One thing I learned working on violin instruments in the extremely dry desert conditions of Las Vegas - you cannot fight Mother Nature. You can only adapt your instrument to the highly predictable seasonal changes that occur with the calendar, like clockwork. This is why the setup and sound of your instrument changes through the year, some by a little and some by a lot, but it is always changing with the weather, noticeable or not.
The second most-sensitive part of your Sound Adjustment, is the bridge. We start with the fundamental location of the bridge, with respect to the center line of the instrument and fingerboard, and then ensure that it is aligned properly with the small notches carved into the F-holes in the top of the instrument. The location of the bridge may also be micro-adjusted within limits to achieve a brighter or darker quality to your sound, or to better line up with a neck that is slightly off-center.
But the most critical aspect of the bridge is how well-fitted the bridge feet are to the curvature of the violin top. This is a very sensitive, precise, meticulous process of carving the bridge feet to achieve perfect, full contact with the top of the instrument, so that 100% of the sound energy of the strings is transmitted into the instrument. Poorly-fitted bridge feet can drastically impede the sound in different ways, and since all woods are constantly moving and changing size with the seasons, over time this sensitive fit can even degrade on its own, and it is recommended to get a new bridge every 10 years or so in any case. Over time, the tremendous downward pressure of the string tension on the bridge compresses the wood in the bridge, making it less able to transmit the full range of sound energy from your strings.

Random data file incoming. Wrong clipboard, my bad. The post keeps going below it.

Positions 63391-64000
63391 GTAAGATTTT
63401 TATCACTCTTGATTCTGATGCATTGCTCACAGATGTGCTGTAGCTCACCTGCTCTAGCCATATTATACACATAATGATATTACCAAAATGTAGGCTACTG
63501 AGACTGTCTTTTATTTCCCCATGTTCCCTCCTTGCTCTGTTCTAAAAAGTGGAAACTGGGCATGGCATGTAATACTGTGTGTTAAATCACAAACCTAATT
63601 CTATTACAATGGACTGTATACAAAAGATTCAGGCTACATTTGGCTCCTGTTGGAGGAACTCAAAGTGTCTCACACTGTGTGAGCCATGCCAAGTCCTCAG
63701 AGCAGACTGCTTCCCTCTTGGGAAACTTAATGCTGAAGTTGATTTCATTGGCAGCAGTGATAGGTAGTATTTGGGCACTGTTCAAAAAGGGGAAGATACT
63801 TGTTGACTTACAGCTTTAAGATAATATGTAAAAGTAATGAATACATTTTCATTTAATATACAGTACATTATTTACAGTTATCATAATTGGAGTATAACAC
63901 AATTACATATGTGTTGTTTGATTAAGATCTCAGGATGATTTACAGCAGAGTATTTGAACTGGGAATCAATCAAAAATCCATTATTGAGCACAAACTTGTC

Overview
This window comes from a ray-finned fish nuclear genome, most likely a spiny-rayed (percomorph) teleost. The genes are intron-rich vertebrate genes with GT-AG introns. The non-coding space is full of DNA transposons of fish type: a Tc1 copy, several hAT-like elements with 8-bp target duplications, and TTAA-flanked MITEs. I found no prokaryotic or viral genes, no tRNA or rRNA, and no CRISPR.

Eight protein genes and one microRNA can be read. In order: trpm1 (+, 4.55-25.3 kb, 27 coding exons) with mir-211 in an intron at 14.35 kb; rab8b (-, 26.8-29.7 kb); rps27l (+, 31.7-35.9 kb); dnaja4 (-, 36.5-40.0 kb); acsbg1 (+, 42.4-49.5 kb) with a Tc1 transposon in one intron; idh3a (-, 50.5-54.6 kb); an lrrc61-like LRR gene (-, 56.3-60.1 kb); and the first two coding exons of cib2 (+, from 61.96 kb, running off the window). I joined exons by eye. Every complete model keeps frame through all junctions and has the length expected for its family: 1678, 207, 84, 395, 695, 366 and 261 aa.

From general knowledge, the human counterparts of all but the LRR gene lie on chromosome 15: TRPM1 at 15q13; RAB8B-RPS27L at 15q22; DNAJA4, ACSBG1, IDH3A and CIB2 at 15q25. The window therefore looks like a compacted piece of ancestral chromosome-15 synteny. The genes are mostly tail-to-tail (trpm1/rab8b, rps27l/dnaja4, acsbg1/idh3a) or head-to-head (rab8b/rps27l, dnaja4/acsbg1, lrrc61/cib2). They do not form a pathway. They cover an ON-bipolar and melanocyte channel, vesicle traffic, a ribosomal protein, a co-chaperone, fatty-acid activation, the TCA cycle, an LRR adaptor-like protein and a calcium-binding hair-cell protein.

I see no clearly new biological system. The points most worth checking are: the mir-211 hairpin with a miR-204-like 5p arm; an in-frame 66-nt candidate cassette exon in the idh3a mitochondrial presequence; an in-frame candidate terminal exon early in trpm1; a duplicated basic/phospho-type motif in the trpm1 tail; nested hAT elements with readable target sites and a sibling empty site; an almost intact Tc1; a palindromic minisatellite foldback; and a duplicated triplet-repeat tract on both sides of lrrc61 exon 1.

The thickness of the bridge is also taken into account - in general, a thicker bridge may achieve a darker sound while a thinner bridge can produce a brighter sound. However, there are pragmatic limitations - a bridge carved too thin cannot transmit warmer tones well and is subject to early structural failure, like warping, strings cutting-in, etc. A too-thick bridge with too much mass will impede the sound energy from the strings from reaching the body, and may sound 'dead' or too dark, with reduced sustain and power.
Technological Advances Aid the Sound Adjustment
Of course the human ear is a wonderfully sensitive tool to analyze sound, and is the very first tool used in a Sound Adjustment. My routine is to always play for a few minutes on a new arrival to the shop, and get a subjective sense of what our starting point is - Is the instrument too bright? too dark? a little strident? How's the balance and evenness? etc.. Then, I 'take a picture' of the sound that becomes a resource for my ear.
This image is called a spectrogram, or what I refer to as a 'sound print.' Each column is one pluck on a bass string, left to sustain for about 8 seconds. Each horizontal bar is the next frequency present in the overall harmonic structure of the tone - from bottom to top, the fundamental note, then the first harmonic, the second harmonic, and so forth.
As you can see, the G and D strings have pretty clear and consistent harmonic structures, while the A and E strings have more 'unfocused' harmonics, and shorter sustain on the fundamental.
With this visual reference, I play the instrument again not just to confirm the spectrograph for my own ear, but to make a judgement as to what adjustments might make improvement, and to what degree may be possible for the given instrument and all of it's own unique qualities.